I’ve wanted to make stuffed artichokes for a long time, but the idea of prepping artichokes always gave me a dull headache. My mom used to make them all the time when I was younger, simply steamed with some melted butter. We’d fend for ourselves once we got to the artichoke heart, covered in spiky fuzz (the choke), a clear reminder that we were really eating an overgrown thistle.
But when you stuff artichokes, it’s usually best to remove the nasty choke ahead of time to make room for stuffing, which also makes eating the artichoke a little less complicated. That way, when you get to the heart you can dig right in without getting a mouthful of fuzz.
If you’ve never eaten a whole artichoke before, let me implore you to try it, and to not eat the leaves. Well, that’s not entirely right. You eat part of each leaf, scraping off the flashy bit at the base with your bottom teeth. Or your top teeth. Just make sure you don’t pop a whole leaf in your mouth. Set an empty bowl on the table to collect the spent leaves.
The leaves start off with only a little of the good stuff on the bottom. The artichoke may seem like a tease, giving you only tiny tantalizing morsels at first, but I promise you; this is one vegetable that puts out in the end, every time. The closer you get to the center, the more edible the leaves become. You’re finally rewarded with the heart of the artichoke, and what a delicious treat that is. It’s well-worth messily eating your way towards it.
But before you can eat it, you need to prep it. There are two things you need to know, right off the bat. The first is that artichokes oxidize, turning color once the cut edges are exposed to air, much like apples and potatoes do. Keep a cut lemon nearby and rub the exposed edges of the ‘choke with it to prevent this. The second thing to remember is to keep the ‘chokes away from anything made of aluminum of iron – this will also cause the artichoke discolor. Use stainless steel knives and cookware, or anything else that’s non-reactive, such as glass. Ready?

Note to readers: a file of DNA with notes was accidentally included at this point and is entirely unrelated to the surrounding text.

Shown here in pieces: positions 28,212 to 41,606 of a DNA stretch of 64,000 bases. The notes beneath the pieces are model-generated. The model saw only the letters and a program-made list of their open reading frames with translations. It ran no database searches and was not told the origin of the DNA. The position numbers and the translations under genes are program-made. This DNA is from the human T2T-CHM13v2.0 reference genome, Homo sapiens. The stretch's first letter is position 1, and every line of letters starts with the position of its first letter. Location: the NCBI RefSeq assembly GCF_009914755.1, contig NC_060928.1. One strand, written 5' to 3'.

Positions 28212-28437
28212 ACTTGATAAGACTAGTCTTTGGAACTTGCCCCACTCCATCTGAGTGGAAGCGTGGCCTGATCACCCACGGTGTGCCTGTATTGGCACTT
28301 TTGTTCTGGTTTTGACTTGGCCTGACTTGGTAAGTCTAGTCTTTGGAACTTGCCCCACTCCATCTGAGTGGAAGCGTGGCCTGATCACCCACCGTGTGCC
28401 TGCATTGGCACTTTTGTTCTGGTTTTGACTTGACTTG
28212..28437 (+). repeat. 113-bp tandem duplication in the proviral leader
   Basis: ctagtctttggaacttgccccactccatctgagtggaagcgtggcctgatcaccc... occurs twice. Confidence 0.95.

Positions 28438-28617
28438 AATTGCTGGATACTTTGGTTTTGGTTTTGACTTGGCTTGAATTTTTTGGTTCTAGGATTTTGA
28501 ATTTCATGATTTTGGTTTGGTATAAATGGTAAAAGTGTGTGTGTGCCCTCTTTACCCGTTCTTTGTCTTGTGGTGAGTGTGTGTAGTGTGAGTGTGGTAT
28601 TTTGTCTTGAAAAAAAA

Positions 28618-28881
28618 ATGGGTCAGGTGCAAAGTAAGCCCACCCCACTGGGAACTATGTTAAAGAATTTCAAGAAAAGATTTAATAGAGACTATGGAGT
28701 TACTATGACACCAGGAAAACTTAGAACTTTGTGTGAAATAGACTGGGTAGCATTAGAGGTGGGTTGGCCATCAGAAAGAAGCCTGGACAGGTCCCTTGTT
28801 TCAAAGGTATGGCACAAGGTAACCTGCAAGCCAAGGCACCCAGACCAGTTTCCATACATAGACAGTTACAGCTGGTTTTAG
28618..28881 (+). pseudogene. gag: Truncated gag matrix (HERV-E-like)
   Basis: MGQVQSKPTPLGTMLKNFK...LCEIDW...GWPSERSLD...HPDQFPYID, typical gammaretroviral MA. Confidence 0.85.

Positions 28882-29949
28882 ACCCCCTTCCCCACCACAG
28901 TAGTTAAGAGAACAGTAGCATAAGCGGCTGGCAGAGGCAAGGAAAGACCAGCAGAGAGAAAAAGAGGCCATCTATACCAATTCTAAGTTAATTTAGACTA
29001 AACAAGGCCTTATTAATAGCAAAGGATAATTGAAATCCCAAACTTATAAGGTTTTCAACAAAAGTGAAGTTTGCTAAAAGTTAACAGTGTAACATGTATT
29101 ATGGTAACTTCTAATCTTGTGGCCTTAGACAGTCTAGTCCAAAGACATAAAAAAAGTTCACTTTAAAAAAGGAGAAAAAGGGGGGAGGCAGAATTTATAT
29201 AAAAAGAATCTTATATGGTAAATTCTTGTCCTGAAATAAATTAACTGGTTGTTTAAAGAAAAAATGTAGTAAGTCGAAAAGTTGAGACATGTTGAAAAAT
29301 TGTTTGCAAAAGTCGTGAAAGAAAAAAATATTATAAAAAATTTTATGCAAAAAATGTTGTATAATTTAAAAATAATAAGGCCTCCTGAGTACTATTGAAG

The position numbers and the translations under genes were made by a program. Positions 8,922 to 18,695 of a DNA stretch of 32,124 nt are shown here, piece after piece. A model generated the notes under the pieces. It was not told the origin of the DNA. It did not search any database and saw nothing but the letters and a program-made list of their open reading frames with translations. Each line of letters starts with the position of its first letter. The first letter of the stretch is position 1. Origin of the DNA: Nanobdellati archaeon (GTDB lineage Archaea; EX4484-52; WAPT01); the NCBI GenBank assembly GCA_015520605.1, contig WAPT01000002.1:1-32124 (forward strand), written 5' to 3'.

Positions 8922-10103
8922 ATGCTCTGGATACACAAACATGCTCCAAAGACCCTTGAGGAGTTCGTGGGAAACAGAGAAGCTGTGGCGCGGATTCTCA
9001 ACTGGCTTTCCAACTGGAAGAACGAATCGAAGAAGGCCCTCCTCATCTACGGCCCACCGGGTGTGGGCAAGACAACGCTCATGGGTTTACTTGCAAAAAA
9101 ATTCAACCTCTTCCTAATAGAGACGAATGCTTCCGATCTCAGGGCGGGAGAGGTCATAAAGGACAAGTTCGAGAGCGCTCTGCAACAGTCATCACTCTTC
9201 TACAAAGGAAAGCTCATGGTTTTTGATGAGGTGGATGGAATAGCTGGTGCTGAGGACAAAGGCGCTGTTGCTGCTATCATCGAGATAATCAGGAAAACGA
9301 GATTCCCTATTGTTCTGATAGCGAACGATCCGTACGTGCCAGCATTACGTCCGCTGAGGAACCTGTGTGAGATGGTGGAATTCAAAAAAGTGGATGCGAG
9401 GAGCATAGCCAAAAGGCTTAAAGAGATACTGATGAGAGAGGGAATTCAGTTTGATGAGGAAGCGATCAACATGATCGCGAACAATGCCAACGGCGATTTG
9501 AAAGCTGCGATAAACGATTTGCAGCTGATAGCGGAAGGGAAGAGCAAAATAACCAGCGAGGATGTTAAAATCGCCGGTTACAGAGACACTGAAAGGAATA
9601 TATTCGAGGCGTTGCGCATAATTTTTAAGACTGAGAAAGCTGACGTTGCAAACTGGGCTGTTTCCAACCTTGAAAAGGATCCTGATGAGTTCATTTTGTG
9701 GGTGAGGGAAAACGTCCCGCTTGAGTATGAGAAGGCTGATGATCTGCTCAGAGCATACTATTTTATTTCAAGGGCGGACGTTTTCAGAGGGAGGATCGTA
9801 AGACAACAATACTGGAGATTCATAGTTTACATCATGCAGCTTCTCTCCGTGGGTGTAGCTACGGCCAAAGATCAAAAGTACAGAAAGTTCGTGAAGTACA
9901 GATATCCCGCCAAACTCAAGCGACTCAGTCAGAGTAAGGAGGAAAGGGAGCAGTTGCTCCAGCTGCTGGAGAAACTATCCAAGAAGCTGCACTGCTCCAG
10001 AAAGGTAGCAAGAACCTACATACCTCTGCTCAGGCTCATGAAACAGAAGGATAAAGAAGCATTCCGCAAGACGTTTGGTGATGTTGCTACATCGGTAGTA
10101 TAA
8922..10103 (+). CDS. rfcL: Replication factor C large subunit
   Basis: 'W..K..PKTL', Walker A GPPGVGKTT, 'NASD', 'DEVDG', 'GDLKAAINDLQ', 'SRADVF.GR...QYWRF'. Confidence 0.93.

Remove the leaves, scraping them out with a spoon. The sharper the edge, the better off you’ll be. If you have a melon baller, use that. My 1/2 teaspoon measure worked better for me than a regular spoon.
Be careful not to remove too much of the heart, as that’s the best part of the artichoke! Take your time, and be sure to sqeeze lemon juice down there while you’re working.
Stuffed Artichokes with Herbed Sundried Tomato Stuffing
For two artichokes
2 Artichokes, prepped as shown above
2 Cups Breadcrumbs
4-5 Tbs Fresh Chopped Herbs, I used Marjoram
1/3 Cup Chopped Sundried Tomatoes, oil packed
1/4 tsp Salt
Black Pepper, to taste
Broth for Steaming
3 Cups Water
1 Vegetable Bullion Cube
3-4 Lemon Slices
1 Bay Leaf
Fill the center cavity of each artichoke with stuffing. Use the remaining stuffing in between the leaves of each choke. Spread the stuffing out as evenly as you can, stuffing in as many leave crevices you can get into.
Place broth ingredients in the bottom of dutch oven large enough to fit the ‘chokes. Set the ‘chokes inside, making sure the broth level only covers an inch or so of the bottom of the ‘chokes. Simmer, covered, for 30-45 minutes, or until the leaves are tender and can be removed with a gentle tug.
Preheat oven to 350Âº, and bake the steamed chokes for 10-15 minutes until the stuffing is crispy and browned. Serve immediately.